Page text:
Damien F. Mackey
In Part One we learned that much of the ‘Julius Caesar’ that has come down to us constitutes a composite figure drawn from, e.g., Jesus Christ; Alexander the Great; and “perhaps other composites as well”, such as Julius Caesar Octavianus Augustus.
The ‘heretical’ question had to be asked (though without an answer so far given):
Did Julius Caesar really exist?
Now, enlarging upon the Alexander factor, this Part Two will consider a broader Hellenistic influence upon the composition of the one we know as ‘Julius Caesar’.
A common theme of mine, as also referred to and referenced in Part One, has been the constant Greco-Roman appropriations of various aspects of ancient Near Eastern culture and civilisation – most notably that of the Hebrews.
The younger histories borrowing from the vastly older ones.
But might not the younger Roman Republican ‘history’ have also absorbed, and appropriated, certain elements of the widespread Hellenistic empire? Biblically (I accept the Catholic canon), Rome emerges very late, but with glowing praise. I refer to 1 Maccabees 8, in which Judas Maccabeus makes a treaty with Rome. The conventional date for this is c. 160 BC, but I would imagine that this will need to be, through astute revisionism, significantly lowered. The Maccabean writer eulogises both Roman military might and Roman fair dealing (1-13):
Judas had heard of the reputation of the Romans. They were valiant fighters and acted amiably to all who took their side. They established a friendly alliance with all who applied to them. He was also told of their battles and the brave deeds that they performed against the Gauls, conquering them and forcing them to pay tribute; and what they did in Spain to get possession of the silver and gold mines there. By planning and persistence they subjugated the whole region, although it was very remote from their own. They also subjugated the kings who had come against them from the far corners of the earth until they crushed them and inflicted on them severe defeat. The rest paid tribute to them every year. Philip and Perseus, king of the Macedonians, and the others who opposed them in battle they overwhelmed and subjugated. Antiochus the Great, king of Asia, who fought against them with a hundred and twenty elephants and with cavalry and chariots and a very great army, was defeated by them. They took him alive and obliged him and the kings who succeeded him to pay a heavy tribute, to give hostages and to cede Lycia, Mysia, and Lydia from among their best provinces. The Romans took these from him and gave them to King Eumenes. When the Greeks planned to come and destroy them, the Romans discovered it, and sent against the Greeks a single general who made war on them. Many were wounded and fell, and the Romans took their wives and children captive. They plundered them, took possession of their land, tore down their strongholds and reduced them to slavery even to this day. All the other kingdoms and islands that had ever opposed them they destroyed and enslaved; with their friends, however, and those who relied on them, they maintained friendship. They subjugated kings both near and far, and all who heard of their fame were afraid of them. Those whom they wish to help and to make kings, they make kings; and those whom they wish, they depose; and they were greatly exalted.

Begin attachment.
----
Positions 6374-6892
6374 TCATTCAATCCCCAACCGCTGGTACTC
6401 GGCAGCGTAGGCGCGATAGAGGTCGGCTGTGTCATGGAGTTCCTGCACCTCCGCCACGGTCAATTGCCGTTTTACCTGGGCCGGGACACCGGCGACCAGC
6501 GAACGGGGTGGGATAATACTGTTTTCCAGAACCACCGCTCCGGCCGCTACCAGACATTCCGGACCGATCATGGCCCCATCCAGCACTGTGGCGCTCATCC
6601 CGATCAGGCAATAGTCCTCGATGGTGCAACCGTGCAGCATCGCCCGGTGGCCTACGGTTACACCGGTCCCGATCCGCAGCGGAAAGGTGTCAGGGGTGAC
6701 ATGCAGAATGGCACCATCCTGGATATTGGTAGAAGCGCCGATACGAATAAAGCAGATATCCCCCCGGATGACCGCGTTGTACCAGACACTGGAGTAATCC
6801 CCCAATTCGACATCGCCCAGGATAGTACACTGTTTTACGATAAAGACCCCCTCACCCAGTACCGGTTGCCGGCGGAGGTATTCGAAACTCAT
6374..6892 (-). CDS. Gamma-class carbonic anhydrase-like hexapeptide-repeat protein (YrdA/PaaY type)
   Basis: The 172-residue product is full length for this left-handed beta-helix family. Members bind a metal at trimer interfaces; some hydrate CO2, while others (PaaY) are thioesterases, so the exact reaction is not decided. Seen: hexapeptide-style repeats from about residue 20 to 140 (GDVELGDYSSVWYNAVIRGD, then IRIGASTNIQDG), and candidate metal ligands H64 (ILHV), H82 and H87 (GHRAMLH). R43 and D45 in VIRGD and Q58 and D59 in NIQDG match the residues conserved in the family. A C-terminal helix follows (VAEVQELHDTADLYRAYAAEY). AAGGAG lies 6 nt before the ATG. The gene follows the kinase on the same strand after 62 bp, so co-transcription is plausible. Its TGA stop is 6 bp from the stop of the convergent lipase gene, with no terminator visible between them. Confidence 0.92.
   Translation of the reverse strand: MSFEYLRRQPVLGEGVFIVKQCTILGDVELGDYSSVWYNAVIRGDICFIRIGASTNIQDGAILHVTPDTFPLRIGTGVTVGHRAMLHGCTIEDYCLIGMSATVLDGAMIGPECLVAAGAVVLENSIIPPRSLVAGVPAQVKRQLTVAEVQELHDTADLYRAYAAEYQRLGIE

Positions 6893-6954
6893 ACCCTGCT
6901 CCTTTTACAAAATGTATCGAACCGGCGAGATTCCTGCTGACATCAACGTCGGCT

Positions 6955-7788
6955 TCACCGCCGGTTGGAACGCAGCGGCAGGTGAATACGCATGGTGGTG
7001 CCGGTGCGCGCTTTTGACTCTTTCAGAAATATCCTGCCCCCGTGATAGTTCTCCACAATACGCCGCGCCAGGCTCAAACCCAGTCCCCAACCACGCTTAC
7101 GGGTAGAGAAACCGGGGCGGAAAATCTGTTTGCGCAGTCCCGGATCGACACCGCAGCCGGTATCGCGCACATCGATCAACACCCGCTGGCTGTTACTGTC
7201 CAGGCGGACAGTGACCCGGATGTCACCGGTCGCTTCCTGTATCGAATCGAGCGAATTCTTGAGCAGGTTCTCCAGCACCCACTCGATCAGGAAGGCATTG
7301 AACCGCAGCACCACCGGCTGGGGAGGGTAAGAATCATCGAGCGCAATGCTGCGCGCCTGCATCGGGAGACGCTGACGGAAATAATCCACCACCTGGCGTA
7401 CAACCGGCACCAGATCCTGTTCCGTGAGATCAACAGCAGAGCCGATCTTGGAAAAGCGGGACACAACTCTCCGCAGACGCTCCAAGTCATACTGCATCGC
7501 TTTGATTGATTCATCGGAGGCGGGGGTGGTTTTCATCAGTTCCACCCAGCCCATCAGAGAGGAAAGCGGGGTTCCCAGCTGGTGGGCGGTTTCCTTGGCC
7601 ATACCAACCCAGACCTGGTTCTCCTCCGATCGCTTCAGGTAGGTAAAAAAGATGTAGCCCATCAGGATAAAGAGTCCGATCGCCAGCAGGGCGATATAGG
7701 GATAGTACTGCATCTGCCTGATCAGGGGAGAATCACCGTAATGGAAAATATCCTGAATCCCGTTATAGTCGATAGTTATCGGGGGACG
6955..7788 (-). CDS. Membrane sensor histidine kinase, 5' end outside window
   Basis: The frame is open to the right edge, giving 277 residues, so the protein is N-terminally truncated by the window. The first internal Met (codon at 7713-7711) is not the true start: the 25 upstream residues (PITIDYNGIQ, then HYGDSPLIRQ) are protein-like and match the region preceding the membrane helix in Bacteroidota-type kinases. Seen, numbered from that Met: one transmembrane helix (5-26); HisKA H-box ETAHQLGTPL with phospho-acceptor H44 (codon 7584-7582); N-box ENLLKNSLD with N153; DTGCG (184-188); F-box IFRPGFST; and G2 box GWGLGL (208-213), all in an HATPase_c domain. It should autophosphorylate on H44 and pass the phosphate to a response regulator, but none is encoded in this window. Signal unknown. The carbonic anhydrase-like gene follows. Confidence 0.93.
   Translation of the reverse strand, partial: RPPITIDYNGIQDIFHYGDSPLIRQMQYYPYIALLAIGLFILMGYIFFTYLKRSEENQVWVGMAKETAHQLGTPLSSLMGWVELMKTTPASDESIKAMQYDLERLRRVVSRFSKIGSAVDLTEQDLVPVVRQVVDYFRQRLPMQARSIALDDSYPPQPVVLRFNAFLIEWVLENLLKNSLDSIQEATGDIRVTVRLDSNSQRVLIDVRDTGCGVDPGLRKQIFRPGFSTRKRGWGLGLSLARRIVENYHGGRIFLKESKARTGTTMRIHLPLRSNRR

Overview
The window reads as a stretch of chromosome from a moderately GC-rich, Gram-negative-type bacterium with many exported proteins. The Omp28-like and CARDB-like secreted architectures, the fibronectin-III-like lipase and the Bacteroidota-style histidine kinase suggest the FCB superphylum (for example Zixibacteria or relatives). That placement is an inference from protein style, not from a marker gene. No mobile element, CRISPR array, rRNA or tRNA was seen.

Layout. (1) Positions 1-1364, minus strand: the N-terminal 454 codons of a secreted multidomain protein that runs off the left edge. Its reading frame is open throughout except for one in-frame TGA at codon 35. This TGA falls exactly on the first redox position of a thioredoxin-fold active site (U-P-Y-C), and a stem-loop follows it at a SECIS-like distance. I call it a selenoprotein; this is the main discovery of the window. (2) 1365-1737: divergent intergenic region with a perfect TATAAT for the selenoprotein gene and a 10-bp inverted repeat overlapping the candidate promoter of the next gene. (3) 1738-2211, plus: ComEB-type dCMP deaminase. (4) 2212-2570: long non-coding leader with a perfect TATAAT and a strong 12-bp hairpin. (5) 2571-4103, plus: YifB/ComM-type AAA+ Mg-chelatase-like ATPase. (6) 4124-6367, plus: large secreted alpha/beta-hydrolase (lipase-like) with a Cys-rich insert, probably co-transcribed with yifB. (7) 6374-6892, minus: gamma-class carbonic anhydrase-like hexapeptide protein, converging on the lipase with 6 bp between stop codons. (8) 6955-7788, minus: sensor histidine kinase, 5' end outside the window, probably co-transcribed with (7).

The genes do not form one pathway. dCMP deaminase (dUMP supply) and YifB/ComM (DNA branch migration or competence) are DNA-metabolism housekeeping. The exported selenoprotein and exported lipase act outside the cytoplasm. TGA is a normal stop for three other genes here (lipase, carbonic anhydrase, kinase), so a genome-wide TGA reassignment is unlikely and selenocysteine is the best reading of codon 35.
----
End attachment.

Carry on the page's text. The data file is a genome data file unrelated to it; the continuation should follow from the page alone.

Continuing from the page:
This terrifying military strength and domination was, however, modified by wise government (vv. 14-16):
Yet with all this, none of them put on a diadem or wore purple as a display of grandeur. But they made for themselves a senate chamber, and every day three hundred and twenty men took counsel, deliberating on all that concerned the people and their well-being. They entrust their government to one man every year, to rule over their entire land, and they all obey that one, and there is no envy or jealousy among them.
Unfortunately, the Maccabean account of the journey to Rome for Treaty purposes by “Eupolemus, son of John, son of Accos, and Jason, son of Eleazar” (vv. 17-32) does not include any Roman names whatsoever.
“Later, Simon sent Numenius to Rome with the gift of a large gold shield weighing half a ton, to confirm the Jews’ alliance with the Romans” (14:24). Judas Maccabeus was now dead and his brother Simon was High Priest. Conventionally, this second Jewish approach to Rome is dated about 20 years later (c. 140 BC) than the one at the time of Judas.
Finally, this time, we are given a Roman name, “Lucius”, a consul, most generally thought to have been Lucius Calpurnius Piso.
A Roman consul who is said (1 Maccabees 15:16;) to have written a letter to Ptolemy Euergetes securing to Simon the high priest and to the Jews the protection of Rome. As the praenomen only of the consul is given, there has been much discussion as to the person intended. The weight of probability has been assigned to Lucius Calpurnius Piso, who was one of the consuls in 139-138 B.C., the fact of his praenomen being Cneius and not Lucius being explained by an error in transcription and the fragmentary character of the documents. The authority of the Romans not being as yet thoroughly established in Asia, they were naturally anxious to form alliances with the kings of Egypt and with the Jews to keep Syria in check. The imperfections that are generally admitted in the transcription of the Roman letter are not such as in any serious degree to invalidate the authority of the narrative in 1 Maccabees.